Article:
Nighthawks at the diner

Cooks prepare food at recently opened Nighthawks Diner in South Minneapolis on a Thursday evening.

Christopher Wakefield

Cooks prepare food at recently opened Nighthawks Diner in South Minneapolis on a Thursday evening.

by Grant Tillery

Edward Hopper’s iconic 1942 painting “Nighthawks” reinforces the image of a diner as homey and comfortable. The painting depicts a diner in the wee hours of the morning, a neighborhood joint where executives and workers stop in before or after a long day, grabbing honest food and shooting the breeze with a familiar cast of characters. 
 
Chef Landon Schoenefeld’s latest endeavor, south Minneapolis’ Nighthawks, is the painting’s diner come to life. Though the painting features a lower-slung building than the two-story brick structure housing Nighthawks, the basic shape and design of the joint evoke Hopper’s masterpiece. 
 
The establishment’s calling card, however, is not its dark wooded and counter-centric ambiance, but the food. Schoenefeld’s cuisine is several steps above the fare at a standard greasy spoon. Traditional diner dishes receive twists and turns that update them for a crowd with refined palates.
 
Cauliflower’s renaissance is one of my favorite food trends of 2015. Nighthawks’ Spicy Cauliflower ($8) is the vegetarian equivalent of chicken wings, thanks to light frying and a habanero hot sauce to write home about. The sweet zing of the sauce diminished the buzz of the pepper’s sting. Ditto the lime pickle yogurt that served as the dipping sauce for the cauliflower. Complex and tangy, it lent Middle Eastern influences to a platter undeniably American in nature. 
 
In their highest form, cheeseburgers are simple and satisfying. Nighthawks’ version ($9 for a single patty, $14 for a double patty) oozes simplicity — the burger’s juice explodes upon the first bite and dribbles onto the plate down to the last nibble. Lowbrow by nature, the American cheese melted atop Nighthawks’ perfectly cooked burger tasted luxurious, thanks in part to the crunch of fried onions and dill pickles.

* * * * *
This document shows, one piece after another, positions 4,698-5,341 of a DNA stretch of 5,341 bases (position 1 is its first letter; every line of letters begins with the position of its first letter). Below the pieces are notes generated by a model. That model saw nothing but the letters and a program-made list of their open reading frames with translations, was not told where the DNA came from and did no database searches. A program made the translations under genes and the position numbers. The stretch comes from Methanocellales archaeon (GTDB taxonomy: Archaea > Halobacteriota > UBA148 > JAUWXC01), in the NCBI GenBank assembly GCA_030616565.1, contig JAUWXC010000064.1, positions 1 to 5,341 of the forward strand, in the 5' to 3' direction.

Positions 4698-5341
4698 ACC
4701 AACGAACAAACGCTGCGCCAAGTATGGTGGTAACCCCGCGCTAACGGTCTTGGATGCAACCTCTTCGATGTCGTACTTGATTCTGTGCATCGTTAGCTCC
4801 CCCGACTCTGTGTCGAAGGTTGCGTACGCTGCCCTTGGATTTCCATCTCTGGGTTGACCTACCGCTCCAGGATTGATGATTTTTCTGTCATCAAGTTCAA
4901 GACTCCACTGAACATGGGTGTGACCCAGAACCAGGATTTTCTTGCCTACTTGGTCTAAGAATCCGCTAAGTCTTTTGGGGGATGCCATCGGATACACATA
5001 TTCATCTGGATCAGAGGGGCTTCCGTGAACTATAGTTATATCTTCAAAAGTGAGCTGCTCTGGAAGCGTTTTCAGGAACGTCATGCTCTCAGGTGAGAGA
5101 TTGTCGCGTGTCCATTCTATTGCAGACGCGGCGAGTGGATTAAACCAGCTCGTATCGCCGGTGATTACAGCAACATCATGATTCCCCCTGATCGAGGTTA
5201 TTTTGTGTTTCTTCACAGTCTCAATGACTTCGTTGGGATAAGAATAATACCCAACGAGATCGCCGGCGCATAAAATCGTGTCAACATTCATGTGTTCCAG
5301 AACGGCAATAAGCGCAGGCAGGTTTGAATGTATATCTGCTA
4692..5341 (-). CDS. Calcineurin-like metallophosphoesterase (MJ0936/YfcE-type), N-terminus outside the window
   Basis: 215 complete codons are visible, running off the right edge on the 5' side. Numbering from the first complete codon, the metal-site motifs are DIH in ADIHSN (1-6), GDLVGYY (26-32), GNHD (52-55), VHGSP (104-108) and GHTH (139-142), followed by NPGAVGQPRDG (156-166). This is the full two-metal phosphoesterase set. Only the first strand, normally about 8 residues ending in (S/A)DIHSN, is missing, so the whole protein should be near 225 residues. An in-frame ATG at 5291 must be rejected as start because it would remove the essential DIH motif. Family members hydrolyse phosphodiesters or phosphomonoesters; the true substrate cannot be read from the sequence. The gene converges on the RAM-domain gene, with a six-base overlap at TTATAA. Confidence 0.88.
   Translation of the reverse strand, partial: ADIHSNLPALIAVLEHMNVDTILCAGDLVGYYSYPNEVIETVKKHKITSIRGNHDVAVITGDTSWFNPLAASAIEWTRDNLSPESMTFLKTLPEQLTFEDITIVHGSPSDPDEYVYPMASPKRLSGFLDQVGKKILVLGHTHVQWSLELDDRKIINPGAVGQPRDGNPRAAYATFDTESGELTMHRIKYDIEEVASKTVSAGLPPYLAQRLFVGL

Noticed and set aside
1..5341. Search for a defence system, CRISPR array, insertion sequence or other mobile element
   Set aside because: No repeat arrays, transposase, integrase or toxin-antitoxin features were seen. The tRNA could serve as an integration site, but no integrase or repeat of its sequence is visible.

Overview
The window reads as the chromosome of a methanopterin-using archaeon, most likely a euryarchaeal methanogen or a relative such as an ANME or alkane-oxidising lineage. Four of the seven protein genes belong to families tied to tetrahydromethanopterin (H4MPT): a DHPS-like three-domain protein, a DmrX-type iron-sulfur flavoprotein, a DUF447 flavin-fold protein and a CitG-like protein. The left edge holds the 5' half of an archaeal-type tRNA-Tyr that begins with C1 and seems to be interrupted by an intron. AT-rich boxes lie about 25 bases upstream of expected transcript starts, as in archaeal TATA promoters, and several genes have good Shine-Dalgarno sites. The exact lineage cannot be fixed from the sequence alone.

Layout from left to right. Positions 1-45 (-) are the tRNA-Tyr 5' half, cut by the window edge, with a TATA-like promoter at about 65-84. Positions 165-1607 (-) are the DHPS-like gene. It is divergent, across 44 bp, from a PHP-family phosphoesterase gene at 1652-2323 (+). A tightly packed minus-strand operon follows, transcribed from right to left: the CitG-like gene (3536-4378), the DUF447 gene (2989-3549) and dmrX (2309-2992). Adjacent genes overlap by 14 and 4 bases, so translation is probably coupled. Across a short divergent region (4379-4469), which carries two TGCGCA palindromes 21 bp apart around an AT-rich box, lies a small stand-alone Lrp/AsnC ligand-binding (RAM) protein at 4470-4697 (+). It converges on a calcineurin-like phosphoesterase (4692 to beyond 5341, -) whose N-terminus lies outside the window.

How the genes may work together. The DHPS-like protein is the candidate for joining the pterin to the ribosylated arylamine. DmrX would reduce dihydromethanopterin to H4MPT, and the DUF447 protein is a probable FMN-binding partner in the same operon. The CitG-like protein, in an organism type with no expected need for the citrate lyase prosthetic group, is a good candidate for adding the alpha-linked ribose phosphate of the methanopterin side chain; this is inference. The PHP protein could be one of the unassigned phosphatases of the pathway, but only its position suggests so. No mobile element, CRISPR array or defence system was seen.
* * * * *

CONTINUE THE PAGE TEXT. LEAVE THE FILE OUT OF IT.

This is the classic all-American burger, and I devoured mine in three minutes flat. That’s not to say I didn’t savor the cheeseburger’s flavors — I did, but some unknown compulsion prevented me from putting it down on the plate even once while holding it in my greedy maw. The delightful, eggy bun is palm-sized, and perhaps a subliminal ploy by Chef Schoenefeld to encourage diners to gobble their burgers in a glorious display of gluttony.
 
The sides at Nighthawks get treated with the same reverence as main dishes do. Sandwiches and burgers come with either coleslaw or potato salad; I opted for the coleslaw. Most restaurant coleslaw is premade garbage that lacks the sour tang synonymous with the down-home salad. Nighthawks’ coleslaw was good as my grandmother’s. The flavors reminded me of the coleslaw I ate growing up — with finely chopped cabbage, carrots and scallions doused in a silky sauce loaded with sour cream.
 
For dessert, I decided to satisfy the chocolate malt cravings I’ve had throughout the spring. Though Nighthawk’s version boasts a $5 price tag similar to most competitors, it packs fudgy flavor lost in most iterations of the soda-fountain classic, defined in the 21st century by low-grade ice cream. The rich, velvety malt was too much for me to finish on my own. Had I managed the task, my autopsy would have read “death by chocolate” — a very happy death indeed.
 
Service was a tad curt and quick (though never rude), but that’s expected when you interrupt dinner hour with a camera and video crew in tow. Chef Schoenefeld and several hosts looked on in amusement at the spectacle from the busy kitchen, where line cooks concentrated on perfecting cheeseburger after cheeseburger.